Fabulous new book on Manchester United – contains archive pictures and great controversial input.
Manchester United FC has more supporters than any other soccer team in the world and has dominated the English game for a generation. The story of how this team from the industrial north of England rose to eclipse all its rivals and become what it is today is the subject of Clive Hindle’s book Only One United. Hindle, a practicing lawyer, who writes crime thrillers in his spare time, is a long-time MU supporter. If his book were one more rah-rah for United it would have limited appeal. Whenever United wins the UK media moans, Anyone but United! It’s the analysis of the team’s back story rather than its successes that makes the book interesting.
Between 1992 and 2013 United won the Premiership thirteen times and never finished outside the top three. But it hasn’t always been top dog. In the 70s and 80s Liverpool ruled, winning the First Division eleven times and the European Cup four times. In fact, Liverpool is the only English team that can boast of a record anywhere close to United’s. Yet, despite thirty-eight league titles and eight European Cups between them, the two teams have rarely been successful at the same time. Their rivalry goes deeper and further back to the beginning of the industrial revolution when the two cities duked it out for economic supremacy. In the 19th century Manchester dominated textile trade whereas Liverpool had the major port and controlled the shipping to North America.
It’s probably futile to compare MU’s recent successes with Liverpool’s from a generation earlier. For one thing, the amount of money in today’s game is simply staggering. Foreign billionaires now own many of the top English clubs. These sugar-daddy sponsors can easily afford the best. United’s story is somewhat different and it’s an interesting one. In 2005 US businessman Malcolm Glazer bought the club in leveraged-buyout deal. Most supporters believe the club got shafted because Glazer used Manchester United funds to broker the deal; money which might otherwise have been spent on players. Even ten years after the takeover a ‘Love-United-Hate-Glazer mentality persists with the fans. But leveraged buyouts, like most financial deals, are complex and not easily understood by laymen. Therefore, the media plays on what’s obvious and sensational. Interestingly enough, in the seasons following the takeover, Manchester United continues to thrive.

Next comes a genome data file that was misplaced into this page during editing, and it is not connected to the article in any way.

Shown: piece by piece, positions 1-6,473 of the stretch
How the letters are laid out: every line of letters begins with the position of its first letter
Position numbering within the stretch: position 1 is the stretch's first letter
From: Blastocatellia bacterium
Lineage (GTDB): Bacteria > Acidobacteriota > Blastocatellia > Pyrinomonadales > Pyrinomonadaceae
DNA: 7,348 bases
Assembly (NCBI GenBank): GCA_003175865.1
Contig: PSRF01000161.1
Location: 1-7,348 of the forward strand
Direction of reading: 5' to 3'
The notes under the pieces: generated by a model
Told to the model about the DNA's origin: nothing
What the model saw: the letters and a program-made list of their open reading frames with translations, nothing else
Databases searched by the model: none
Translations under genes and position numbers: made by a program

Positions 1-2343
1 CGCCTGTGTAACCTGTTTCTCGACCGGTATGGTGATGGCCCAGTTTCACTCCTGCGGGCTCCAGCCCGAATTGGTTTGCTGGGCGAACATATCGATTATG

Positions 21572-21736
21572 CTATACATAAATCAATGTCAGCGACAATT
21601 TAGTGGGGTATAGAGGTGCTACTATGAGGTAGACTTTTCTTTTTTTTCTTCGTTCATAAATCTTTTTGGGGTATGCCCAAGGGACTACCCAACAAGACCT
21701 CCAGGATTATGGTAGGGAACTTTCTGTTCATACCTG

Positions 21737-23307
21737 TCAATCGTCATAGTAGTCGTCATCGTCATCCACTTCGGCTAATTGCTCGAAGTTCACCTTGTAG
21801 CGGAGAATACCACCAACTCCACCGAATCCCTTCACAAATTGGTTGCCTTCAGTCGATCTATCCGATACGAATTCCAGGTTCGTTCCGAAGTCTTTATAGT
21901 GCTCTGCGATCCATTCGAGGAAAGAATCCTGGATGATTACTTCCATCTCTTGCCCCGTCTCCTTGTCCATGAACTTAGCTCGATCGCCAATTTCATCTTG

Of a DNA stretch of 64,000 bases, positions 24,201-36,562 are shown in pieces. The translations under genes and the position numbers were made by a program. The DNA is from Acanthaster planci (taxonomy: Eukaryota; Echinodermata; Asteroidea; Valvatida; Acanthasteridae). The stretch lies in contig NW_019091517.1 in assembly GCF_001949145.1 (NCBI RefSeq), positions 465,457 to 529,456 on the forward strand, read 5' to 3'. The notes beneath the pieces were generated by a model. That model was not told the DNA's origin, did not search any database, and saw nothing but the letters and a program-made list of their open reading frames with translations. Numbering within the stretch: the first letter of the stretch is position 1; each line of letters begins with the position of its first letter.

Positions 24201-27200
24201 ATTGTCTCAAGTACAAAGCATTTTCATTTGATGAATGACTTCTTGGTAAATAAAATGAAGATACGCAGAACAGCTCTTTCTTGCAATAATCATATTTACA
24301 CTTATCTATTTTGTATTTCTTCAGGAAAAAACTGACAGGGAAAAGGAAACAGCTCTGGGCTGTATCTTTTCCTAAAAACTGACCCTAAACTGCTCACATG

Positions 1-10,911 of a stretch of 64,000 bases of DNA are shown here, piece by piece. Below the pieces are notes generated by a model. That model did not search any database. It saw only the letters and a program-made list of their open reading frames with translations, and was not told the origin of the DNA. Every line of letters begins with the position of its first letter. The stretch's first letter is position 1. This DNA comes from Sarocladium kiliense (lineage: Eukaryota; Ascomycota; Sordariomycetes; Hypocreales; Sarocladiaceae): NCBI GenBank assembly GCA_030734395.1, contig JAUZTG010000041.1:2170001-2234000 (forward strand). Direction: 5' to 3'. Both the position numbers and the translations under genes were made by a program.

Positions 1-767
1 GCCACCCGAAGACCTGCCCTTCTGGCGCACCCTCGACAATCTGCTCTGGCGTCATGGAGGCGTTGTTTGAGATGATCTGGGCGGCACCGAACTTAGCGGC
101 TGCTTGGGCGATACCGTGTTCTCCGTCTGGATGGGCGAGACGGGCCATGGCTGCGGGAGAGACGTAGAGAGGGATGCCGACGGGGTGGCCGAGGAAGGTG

Manchester United has had many heroes. It’s unlikely the club could have performed as it did without Sir Matt Busby and Sir Alex Ferguson, both of whom are regarded as two of the most successful, admired and respected managers in the history of the game. It’s easy to assign mythic status to these two men because of what they achieved, but like most of us, they have weaknesses and shortcomings. Many United players could rightly be called ‘world-class’ but only a few ever became celebrities. George Best was probably the world’s first cult icon. But as most soccer fans know, his extravagant lifestyle led to the problems which he suffered from for the rest of his life. David Beckham’s more-recent celebrity status easily surpasses Best’s. In 2002 Salon Magazine described him as “the biggest ‘metrosexual’ in Britain”. Ironically, Beckham is described in the book as being shy and retiring. As the author notes, the players who probably contributed most to United’s success (Bobby Charlton, Paul Scholes and Ryan Giggs, for instance) preferred to concentrate on the game and shun media attention altogether.
Although Only One United is mainly an analysis of the club, there are many little-known facts on other top teams. As unlikely as it sounds, AC Milan, Italy’s most successful team, was founded by two English expatriates and it began life as the Milan Cricket and Football Club. The book contains a wealth of detail on many aspects of the game. It’s clearly written, objective, and should appeal to any soccer fan.